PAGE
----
correlation. Its terrible. These are basic skills for us to be better citizens and

    better employees. Yes I am making a gross generalization, but I really do think

    that we need to understand data better in all of us.

    What kind of general advice would you give an undergradabout to enter the job market?

    Nothing beats persistence. Here is a quote by Calvin Coolidge I really like:

    Nothing in this world can take the place of persistence. Talent will not:

    nothing is more common than unsuccessful men with talent. Genius

    will not; unrewarded genius is almost a proverb. Education will not:

    the world is full of educated derelicts. Persistence and determination

    alone are omnipotent.It has nothing to do with statistics or machine learning, but it is hard getting

    a job and it is hard doing well at your job. You will always face expected and

    unexpected diculties and there is nothing that beats keep going at it again

    and again.


  • 8/10/2019 Handbook Pt3






    PROFESSOR TAMBE S research focuses on the economics of IT labor and

    on how the diusion of technical skills aects workers, rms, and regions. In

    recent papers, Professor Tambe has studied the eects of oshoring on the

    demand for technical skills and how the ow of technical skills within the

    US economy aects productivity and growth through the diusion of new IT


  • 8/10/2019 Handbook Pt3



    How would you define the role of a data analyst vs. data


    There is signicant overlap between what we have traditionally called data

    analysts and what were now calling data scientists. One change is the scale

    of the data. The tools being used are dierent because of the scale. Tools

    like machine learning and data visualization are becoming more important,

    almost necessary. Firms also need to understand the context of the data; data

    scientists are sometimes called storytellers and to do that you need to know

    what questions to ask.

    In your paper, you focus on the shortfall of big data skill

    specifically; do you think the aspiring data analyst/data

    scientist should focus on that?

    From industry I keep hearing that rms are no longer hiring for skills, they arehiring for the ability to learn new skills. Thats dierent from telling someone to

    focus on Hadoop. Its useful to get familiar with the current generation of skills

    because thats whats being used right now but people have to be aware that

    its a continuing education process. Especially at this stage of the technology,

    the tools are going to continue to evolve and the role of the data scientist is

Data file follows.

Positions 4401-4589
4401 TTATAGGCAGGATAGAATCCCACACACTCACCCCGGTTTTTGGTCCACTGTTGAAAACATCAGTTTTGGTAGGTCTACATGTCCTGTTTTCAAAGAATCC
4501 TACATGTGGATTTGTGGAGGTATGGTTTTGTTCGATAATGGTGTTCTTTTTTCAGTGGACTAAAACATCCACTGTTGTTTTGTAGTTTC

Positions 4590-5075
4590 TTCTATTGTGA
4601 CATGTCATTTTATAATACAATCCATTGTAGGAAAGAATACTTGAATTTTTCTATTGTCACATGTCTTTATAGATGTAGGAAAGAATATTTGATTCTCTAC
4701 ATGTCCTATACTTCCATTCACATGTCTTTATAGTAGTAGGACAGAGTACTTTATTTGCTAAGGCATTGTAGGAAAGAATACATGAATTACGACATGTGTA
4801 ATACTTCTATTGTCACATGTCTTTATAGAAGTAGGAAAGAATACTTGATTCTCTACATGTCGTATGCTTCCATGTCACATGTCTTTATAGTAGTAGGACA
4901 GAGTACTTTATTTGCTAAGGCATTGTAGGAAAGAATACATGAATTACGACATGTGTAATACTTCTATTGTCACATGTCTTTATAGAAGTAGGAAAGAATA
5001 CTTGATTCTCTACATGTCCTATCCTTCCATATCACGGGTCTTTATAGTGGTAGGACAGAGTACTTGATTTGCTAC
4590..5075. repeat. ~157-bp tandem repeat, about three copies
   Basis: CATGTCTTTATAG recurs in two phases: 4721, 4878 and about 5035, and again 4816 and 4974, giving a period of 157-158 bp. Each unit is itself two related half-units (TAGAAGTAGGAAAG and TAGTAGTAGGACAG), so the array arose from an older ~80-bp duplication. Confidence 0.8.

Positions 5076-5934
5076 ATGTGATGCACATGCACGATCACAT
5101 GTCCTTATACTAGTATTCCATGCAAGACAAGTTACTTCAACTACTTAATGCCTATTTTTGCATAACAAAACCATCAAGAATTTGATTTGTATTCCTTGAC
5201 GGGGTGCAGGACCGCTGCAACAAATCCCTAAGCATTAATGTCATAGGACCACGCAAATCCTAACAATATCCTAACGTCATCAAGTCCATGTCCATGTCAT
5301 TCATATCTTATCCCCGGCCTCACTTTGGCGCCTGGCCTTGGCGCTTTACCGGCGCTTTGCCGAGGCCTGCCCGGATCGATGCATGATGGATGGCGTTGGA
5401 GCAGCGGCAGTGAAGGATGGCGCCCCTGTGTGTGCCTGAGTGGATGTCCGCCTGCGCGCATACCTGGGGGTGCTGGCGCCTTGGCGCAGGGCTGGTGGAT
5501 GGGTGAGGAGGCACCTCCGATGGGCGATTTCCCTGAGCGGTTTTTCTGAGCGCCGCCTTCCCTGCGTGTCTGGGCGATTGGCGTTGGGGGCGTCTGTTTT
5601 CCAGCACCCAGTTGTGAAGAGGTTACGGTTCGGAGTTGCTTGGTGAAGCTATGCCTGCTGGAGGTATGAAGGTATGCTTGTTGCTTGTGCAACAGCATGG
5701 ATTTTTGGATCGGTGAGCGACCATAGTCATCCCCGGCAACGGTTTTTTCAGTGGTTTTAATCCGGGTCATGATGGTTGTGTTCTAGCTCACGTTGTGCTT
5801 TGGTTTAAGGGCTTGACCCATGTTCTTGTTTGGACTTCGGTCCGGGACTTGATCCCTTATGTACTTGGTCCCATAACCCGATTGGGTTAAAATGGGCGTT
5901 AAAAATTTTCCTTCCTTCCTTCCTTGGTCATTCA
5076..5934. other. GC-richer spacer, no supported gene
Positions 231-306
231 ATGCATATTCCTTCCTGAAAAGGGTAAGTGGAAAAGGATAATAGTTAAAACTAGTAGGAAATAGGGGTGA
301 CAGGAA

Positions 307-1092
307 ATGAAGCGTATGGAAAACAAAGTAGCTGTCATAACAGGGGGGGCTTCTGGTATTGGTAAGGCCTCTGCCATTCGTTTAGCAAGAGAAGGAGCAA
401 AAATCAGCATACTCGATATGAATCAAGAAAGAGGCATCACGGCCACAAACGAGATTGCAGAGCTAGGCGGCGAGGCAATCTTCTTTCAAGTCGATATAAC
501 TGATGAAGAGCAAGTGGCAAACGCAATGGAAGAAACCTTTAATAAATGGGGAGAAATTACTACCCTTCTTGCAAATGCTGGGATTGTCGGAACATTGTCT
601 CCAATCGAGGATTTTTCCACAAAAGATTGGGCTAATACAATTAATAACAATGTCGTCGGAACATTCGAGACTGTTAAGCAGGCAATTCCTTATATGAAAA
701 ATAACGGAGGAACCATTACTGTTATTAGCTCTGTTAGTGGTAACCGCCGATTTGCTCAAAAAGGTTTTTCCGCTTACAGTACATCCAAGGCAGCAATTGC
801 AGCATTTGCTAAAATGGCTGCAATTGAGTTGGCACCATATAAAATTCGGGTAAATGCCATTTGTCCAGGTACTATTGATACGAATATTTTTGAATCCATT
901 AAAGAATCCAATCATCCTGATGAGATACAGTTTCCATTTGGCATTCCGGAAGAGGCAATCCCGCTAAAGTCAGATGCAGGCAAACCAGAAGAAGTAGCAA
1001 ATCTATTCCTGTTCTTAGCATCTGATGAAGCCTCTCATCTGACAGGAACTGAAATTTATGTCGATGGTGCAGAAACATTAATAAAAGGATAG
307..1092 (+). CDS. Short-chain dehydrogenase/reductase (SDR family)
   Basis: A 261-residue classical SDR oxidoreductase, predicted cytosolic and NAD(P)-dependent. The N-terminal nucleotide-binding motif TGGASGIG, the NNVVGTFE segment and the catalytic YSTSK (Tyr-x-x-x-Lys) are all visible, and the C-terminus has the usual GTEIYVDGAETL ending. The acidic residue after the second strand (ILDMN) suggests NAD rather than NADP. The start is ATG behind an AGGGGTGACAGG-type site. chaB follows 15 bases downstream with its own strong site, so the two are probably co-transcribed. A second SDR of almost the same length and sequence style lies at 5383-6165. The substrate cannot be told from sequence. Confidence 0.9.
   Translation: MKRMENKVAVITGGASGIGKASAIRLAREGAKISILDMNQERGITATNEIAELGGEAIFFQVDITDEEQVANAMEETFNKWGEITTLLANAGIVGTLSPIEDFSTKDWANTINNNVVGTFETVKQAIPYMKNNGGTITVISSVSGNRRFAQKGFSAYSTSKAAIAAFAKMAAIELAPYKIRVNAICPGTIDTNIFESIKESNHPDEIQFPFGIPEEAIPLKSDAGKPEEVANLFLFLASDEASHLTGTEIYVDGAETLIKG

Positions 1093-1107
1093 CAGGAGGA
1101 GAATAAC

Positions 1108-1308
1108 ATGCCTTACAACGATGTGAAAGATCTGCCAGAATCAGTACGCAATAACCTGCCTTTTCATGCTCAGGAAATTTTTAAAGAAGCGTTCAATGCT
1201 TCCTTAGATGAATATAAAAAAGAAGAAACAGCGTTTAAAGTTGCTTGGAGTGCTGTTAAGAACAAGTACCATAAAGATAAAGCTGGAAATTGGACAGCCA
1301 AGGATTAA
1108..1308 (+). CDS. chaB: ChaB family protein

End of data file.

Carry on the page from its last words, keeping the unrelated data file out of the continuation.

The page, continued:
going to change quite a bit because these tools are being commercialized, and

    this changes the build, buy, or outsource decision that a business makes, and

    consequently the roles of data scientists.

    Do you think tools will outgrow analysts, so that analysts are

    no longer required?

    It is going to change the denition of analyst, at end of the day rms are going

    to integrate data into the decision making process at a fundamental level which

    means theyll require people who understand analytics. That doesnt mean

    they need a technical person, but at a minimum it must be a statistical person

    with analytic intuition and an understanding of the rm and its priorities. So

    you may need fewer people to build Hadoop clusters, but someone will need

    the statistical intuition and that may continue to be a scarce commodity. It is

    also the case that how each company uses data is very idiosyncratic to the rm.

    Wal-Marts analysis is dierent from what a petroleum companys analysis

    would be so being able to combine that domain expertise with analytic intuition

    is going to continue to be valuable.

  • 8/10/2019 Handbook Pt3



    How pervasive do you think this need for statistical intuition

    and analytics will be?

    I think its going to be potentially very pervasive and a big shift in the labor

    market beyond data analysts and data scientists. It could take a while, diusion

    processes can take decades. We are already hearing a little bit in quantitative

    industries such as nance that they dont want to hire people at any level who

    dont know how to work directly with data. You can see this diusing into other

    sectors of the economy as statistical intuition becomes a core skill.

    So in terms of a team structure, how do you envision data

    analysts fitting within a company?

    A good model for this is sports teams--take the movie Moneyball. Sports

    teams share a lot with HR groups and many now have data analysts that crunch